1 2. Matter and Minerals Mineral - naturally occurring crystalline solid substance, generally inorganic, with a specific chemical composition. 1) naturally occurring - cannot be formed in the laboratory. 2) crystalline substance- an internal structural framework of atoms (or ions) arranged in a regular geometric pattern. e.g. glass not a mineral. 3) solid - single solid phase. ice is a mineral; water is not. 4) inorganically formed - e.g. shell, although aragonite, is at times not considered a mineral because it is organic. Coal is not a mineral. 5) definite chemical composition - mineral is a chemical compound. Mineralogy and chemistry are closely related because minerals are made of elements. Most minerals are a combination of two or more elements joined to form a chemically stable compound. Atom-smallest part of matter that still retains the characteristic of an element. Atomic Structure Nucleus - central region with very dense positively charged protons and neutral particles called neutrons. Orbiting the nucleus are negatively charged particles called electrons. Electrical Charge: P = +1 N = 0 E = -1 Atomic weight: P = 1 N = 1 E = 0 Atomic number - number of protons. ? determines name of element. Atomic number = 8; oxygen Atomic mass number - number of protons and neutrons O = 16; 8 protons and 8 neutrons. Electrically neutral atoms: Protons = Electrons Bonding 2 Combining of two or more elements into a compound. Forces bonding elements are electrical in nature. The outermost electrons are generally involved. First shell - 2 electrons maximum; H, He. Each successive shell - 8 electrons maximum. Every atom seeks a full outer shell to become inert or stable by gaining, losing, or sharing electrons. Two major types of bonds: Ions - atoms with an electrical charge because of unequal number of electrons and protons. Due to the gain or loss of electrons. Positive ion - cation Negative ion - anion Ionic bond is one in which oppositely charged ions attract one another to produce a neutral chemical compound. Ionic bonds - dominant chemical bond - 90% e.g. NaCl One atom becomes stable by giving up its valence electrons and the other uses it to complete its outer shell. 11 Na 2-8-1 looks to lose 1 electron. 17 Cl 2-8-7 looks to gain 1 electron. Covalent Bonds - produced by sharing of electrons to acquire the complete outer electron shell. Structure of Minerals Minerals are formed by the process of crystallization - the growth of a solid from molten material whose constituent atoms can come together in a proper chemical proportions and crystalline arrangements. Orderly stacking of atoms is reflected in regularly shaped objects we call crystals. Controls of crystalline structure 1) number and size of specific ions entering into the composition, and 2) the charge on the ions. 3 Each positively charged ion (cation) is surrounded by the largest number of negative ions that will fit, while maintaining neutrality. Geometrical stability implies the ions must be packed in a way to keep them tight and rigid. Electrical stability implies that the charges must be balanced. Many of the cations are relatively small; the anions are larger. Polymorphs Polymorphs - minerals with the same chemical composition but different atomic arrangement and properties. The same atoms or ions in the same proportion may be built into several structures. Different polymorphs of the same substance are formed under different physical conditions: Pressure and Temperature e.g. diamond and graphite Carbon Physical Properties of Minerals -minerals-have unique physical properties. Crystal form: external expression of a mineral that reflects the internal arrangement of atoms. Crystal is a solid body bounded by plane natural surfaces Crystal form develops best when mineral has space to grow. Interference results in an intergrown crystal mass. Crystals are classified by their symmetry. Color - obvious and useful diagnostic property. Causes varied and complex. Impurities can give mineral different colors. Exotic Coloration - displaying a variety of colors (quartz); Inherent Coloration - single color (sulfur). Iron tends to color strongly. Streak - color of a finely powdered mineral. 4 Streak plate; crushing, filing, or powdering. Hardness - resistance of mineral to scratching. Resistance of the crystal structure to mechanical deformation. Strong bonds (covalent) give high hardness. Mohs scale of hardness - relative scale with numerical value from 1-10: 1) talc 6) orthoclase 2) gypsum 7) quartz 3) calcite 8) topaz 4) fluorite 9) corundum 5) apatite 10) diamond fingernail - 2.5 copper penny - 3 >6 not scratched by a knife. Cleavage - tendency of minerals to break along planes of weak bonding within the crystalline structure. Usually parallel to a crystal face. Minerals possess cleavage because the strength of bonding within the structure is different in different directions. Covalent bonds give poor or no cleavage; ionic bonds (weak) give excellent cleavage. e.g. micas have excellent cleavage in one direction. Bonding within layers is strong, whereas bonding between layers is weak. Not all minerals have cleavage. Fracture - irregular breakage in minerals which lack cleavage. Specific gravity - number representing the ratio of the weight of a mineral to the weight of an equal volume of water. Most rocks ~3. Luster - is produced by light reflected from the surface of a mineral. Metallic vs. Submetallic vs. Nonmetallic Other properties - taste (halite), magnetism (magnetite), smell, chemical reaction to HCl, Luminescence - emission of light. Fluorescence - emission of light at the same time as the irradiation. Absorption of energy by the ions and release in the form of light. e.g. Franklin Marble - Franklin, NJ 5 Mineral Groups Silicates -most common mineral group. Crust ~95% silicate minerals 60% are feldspar and 12% quartz. All silicates contain oxygen and silicon. Eight elements compose the bulk of the rock forming minerals and earth's crust: oxygen (47%), silicon (28%), aluminum (8%), iron (5%), calcium, sodium, potassium, magnesium. Structure of Silicates Silicon-oxygen tetrahedron Four oxygen atoms surrounding a much smaller silicon atom. Si 4+ 4O 2- Results in an ion with a charge of -4. Can be balanced by adding cations or sharing oxygen with other tetrahedra. The tetrahedra themselves can be linked to form a variety of configurations: single chain, double chain, and sheet structures The joining of tetrahedra in these configurations results from the sharing of oxygen atoms between silicon atoms in adjacent tetrahedra. The ratio of oxygen atoms to silicon atoms differs in each of the structures. There is a relationship between the internal structure of a mineral and the cleavage it exhibits. Silicates tend to cleave between the silicon - oxygen bonds (rather than across them) because the silicon-oxygen bonds are extremely strong. Silicate structures (except for quartz) are neutralized by the inclusion of metallic ions that bind them together into a variety of crystalline configurations. Common ions include Fe, Mg, K, Na, Al, and Ca. Ions of the same size are usually free to substitute for each other. Expressed by parentheses in formula: e.g. Olivine (Fe,Mg) 2 SiO 4 6 Silicate Minerals Most silicates form when molten rock cools. The rock produced is a function of the chemical composition of the magma and the environment it forms at. Ferromagnesian silicates - contain iron or magnesium in their structures and are usually dark in color, and higher specific gravity. 1. olivine - (Mg,Fe) 2 SiO 4 - high temperature silicate black to olive green small rounded crystals single tetrahedron no cleavage 2. pyroxene - (Fe,Mg)SiO 3 - important component of the mantle. augite- black opaque mineral with two directions of cleavage that meet at ~90 degrees. single chains silicate. Dominant mineral in basalt - common rock of the oceanic crust. 3. Amphibole Group - (Ca 2 Mg 5 )Si 8 O 22 (OH) 2 hornblende Double chain silicate Dark green to black cleavage at 60 and 120 degrees 4. biotite - dark iron rich member of the mica family. Sheet structure with excellent cleavage in one direction. Nonferromagnesian silicates light in color; lower specific gravity 1. muscovite - member of the mica family. light in color with a pearly luster. cleavage in one direction. sheets are clear. 2. feldspar - the most common mineral group formed in a wide variety of environments two planes of cleavage that meet at 90 degrees; hardness of 6, pearly to glassy luster. three dimensional framework. silicon atoms replaced by aluminum. Difference in charges of aluminum versus silicon made up with K, Na, or Ca. Two different structures exist- orthoclase feldspar-with K; KAlSi 3 O 8 ; and 7 light cream to salmon pink in color. plagioclase feldspar-(CaAl 2 Si 2 O 8 - NaAlSi 3 O 8 ) plagioclase-white to medium gray, striations - fine parallel lines 3, quartz - silicon: SiO 2 three dimensional framework is developed through the complete sharing of oxygen by the adjacent silicon. Strong bonds - hard mineral, no cleavage. Hexagonal crystals NONSILICATE MINERALS carbonate minerals - Limestones carbonate ion (CO 3 2- ). calcite - CaCO 3 Halite - NaCl - evaporite deposits - salt. Mark Feigenson Microsoft Word - 02Minerals.DOC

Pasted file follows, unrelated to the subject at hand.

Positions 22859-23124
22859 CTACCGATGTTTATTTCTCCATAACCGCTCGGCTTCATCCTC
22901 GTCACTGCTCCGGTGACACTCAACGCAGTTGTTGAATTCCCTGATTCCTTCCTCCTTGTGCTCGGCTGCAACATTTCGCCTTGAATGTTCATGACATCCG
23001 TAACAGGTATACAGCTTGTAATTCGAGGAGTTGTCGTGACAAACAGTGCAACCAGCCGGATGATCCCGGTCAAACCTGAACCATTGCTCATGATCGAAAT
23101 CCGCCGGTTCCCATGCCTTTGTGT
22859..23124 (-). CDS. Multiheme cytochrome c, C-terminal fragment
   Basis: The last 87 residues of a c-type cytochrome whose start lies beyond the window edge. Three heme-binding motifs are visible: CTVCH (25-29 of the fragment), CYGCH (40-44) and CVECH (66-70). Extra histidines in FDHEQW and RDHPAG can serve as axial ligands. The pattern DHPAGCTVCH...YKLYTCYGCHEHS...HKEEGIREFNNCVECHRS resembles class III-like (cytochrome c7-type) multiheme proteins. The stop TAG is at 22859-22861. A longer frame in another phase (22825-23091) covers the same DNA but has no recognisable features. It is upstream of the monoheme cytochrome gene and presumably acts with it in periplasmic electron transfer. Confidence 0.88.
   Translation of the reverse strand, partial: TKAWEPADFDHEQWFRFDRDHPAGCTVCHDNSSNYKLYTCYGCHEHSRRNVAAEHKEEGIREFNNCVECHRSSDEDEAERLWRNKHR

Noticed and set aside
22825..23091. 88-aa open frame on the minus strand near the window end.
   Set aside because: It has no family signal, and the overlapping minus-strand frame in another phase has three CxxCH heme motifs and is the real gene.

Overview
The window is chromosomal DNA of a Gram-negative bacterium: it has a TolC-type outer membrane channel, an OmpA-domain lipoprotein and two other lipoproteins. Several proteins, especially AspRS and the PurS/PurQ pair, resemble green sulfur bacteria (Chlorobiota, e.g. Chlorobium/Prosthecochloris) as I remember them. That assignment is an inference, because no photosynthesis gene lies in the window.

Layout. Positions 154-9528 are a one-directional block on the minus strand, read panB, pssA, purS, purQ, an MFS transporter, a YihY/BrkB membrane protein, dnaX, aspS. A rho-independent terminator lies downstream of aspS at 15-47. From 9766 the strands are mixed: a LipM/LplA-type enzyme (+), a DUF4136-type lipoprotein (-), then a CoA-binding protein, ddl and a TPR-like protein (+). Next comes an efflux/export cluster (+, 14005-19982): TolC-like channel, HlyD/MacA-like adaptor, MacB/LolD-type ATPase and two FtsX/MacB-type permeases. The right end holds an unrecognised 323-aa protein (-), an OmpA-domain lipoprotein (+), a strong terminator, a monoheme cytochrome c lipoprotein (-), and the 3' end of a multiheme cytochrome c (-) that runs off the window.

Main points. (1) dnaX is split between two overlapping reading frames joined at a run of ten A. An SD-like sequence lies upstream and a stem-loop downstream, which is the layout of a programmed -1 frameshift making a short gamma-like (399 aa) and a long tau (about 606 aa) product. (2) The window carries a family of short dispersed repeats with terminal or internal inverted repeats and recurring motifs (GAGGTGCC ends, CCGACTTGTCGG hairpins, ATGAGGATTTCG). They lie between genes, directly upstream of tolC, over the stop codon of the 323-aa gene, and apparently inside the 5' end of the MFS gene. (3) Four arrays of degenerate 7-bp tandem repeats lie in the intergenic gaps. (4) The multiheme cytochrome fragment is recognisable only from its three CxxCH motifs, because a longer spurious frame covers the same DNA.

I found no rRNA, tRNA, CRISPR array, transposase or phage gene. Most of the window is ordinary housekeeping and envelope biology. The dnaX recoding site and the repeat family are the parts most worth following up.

Want to see the other 7 page(s) in 02Minerals.pdf?JOIN TODAY FOR FREE!